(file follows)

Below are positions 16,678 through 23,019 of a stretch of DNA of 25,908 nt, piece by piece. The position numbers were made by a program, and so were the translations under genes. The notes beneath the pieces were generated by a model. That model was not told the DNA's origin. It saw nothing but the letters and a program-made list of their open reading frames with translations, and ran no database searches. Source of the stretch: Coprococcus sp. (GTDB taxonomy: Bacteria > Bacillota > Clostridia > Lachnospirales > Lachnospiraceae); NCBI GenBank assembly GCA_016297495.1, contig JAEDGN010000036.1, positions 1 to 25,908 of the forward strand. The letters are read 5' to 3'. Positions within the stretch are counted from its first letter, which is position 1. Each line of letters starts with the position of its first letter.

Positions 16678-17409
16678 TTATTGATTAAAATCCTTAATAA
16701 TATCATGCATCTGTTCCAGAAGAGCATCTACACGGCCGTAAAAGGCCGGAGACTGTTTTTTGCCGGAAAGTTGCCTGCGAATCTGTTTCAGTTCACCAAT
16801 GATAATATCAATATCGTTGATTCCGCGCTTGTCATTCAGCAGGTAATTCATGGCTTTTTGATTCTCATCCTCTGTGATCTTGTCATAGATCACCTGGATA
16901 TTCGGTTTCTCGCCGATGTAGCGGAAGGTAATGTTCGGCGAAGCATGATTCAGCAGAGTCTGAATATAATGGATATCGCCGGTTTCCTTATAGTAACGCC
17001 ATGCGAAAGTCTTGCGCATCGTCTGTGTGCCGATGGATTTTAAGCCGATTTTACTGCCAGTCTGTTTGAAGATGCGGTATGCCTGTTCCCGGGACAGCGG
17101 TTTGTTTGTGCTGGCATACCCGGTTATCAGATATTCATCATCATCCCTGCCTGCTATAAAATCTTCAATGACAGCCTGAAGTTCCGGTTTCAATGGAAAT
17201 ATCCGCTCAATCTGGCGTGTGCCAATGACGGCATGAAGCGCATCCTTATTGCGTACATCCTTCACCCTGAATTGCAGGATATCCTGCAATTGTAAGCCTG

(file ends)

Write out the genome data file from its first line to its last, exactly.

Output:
Below are positions 16,678 through 23,019 of a stretch of DNA of 25,908 nt, piece by piece. The position numbers were made by a program, and so were the translations under genes. The notes beneath the pieces were generated by a model. That model was not told the DNA's origin. It saw nothing but the letters and a program-made list of their open reading frames with translations, and ran no database searches. Source of the stretch: Coprococcus sp. (GTDB taxonomy: Bacteria > Bacillota > Clostridia > Lachnospirales > Lachnospiraceae); NCBI GenBank assembly GCA_016297495.1, contig JAEDGN010000036.1, positions 1 to 25,908 of the forward strand. The letters are read 5' to 3'. Positions within the stretch are counted from its first letter, which is position 1. Each line of letters starts with the position of its first letter.

Positions 16678-17409
16678 TTATTGATTAAAATCCTTAATAA
16701 TATCATGCATCTGTTCCAGAAGAGCATCTACACGGCCGTAAAAGGCCGGAGACTGTTTTTTGCCGGAAAGTTGCCTGCGAATCTGTTTCAGTTCACCAAT
16801 GATAATATCAATATCGTTGATTCCGCGCTTGTCATTCAGCAGGTAATTCATGGCTTTTTGATTCTCATCCTCTGTGATCTTGTCATAGATCACCTGGATA
16901 TTCGGTTTCTCGCCGATGTAGCGGAAGGTAATGTTCGGCGAAGCATGATTCAGCAGAGTCTGAATATAATGGATATCGCCGGTTTCCTTATAGTAACGCC
17001 ATGCGAAAGTCTTGCGCATCGTCTGTGTGCCGATGGATTTTAAGCCGATTTTACTGCCAGTCTGTTTGAAGATGCGGTATGCCTGTTCCCGGGACAGCGG
17101 TTTGTTTGTGCTGGCATACCCGGTTATCAGATATTCATCATCATCCCTGCCTGCTATAAAATCTTCAATGACAGCCTGAAGTTCCGGTTTCAATGGAAAT
17201 ATCCGCTCAATCTGGCGTGTGCCAATGACGGCATGAAGCGCATCCTTATTGCGTACATCCTTCACCCTGAATTGCAGGATATCCTGCAATTGTAAGCCTG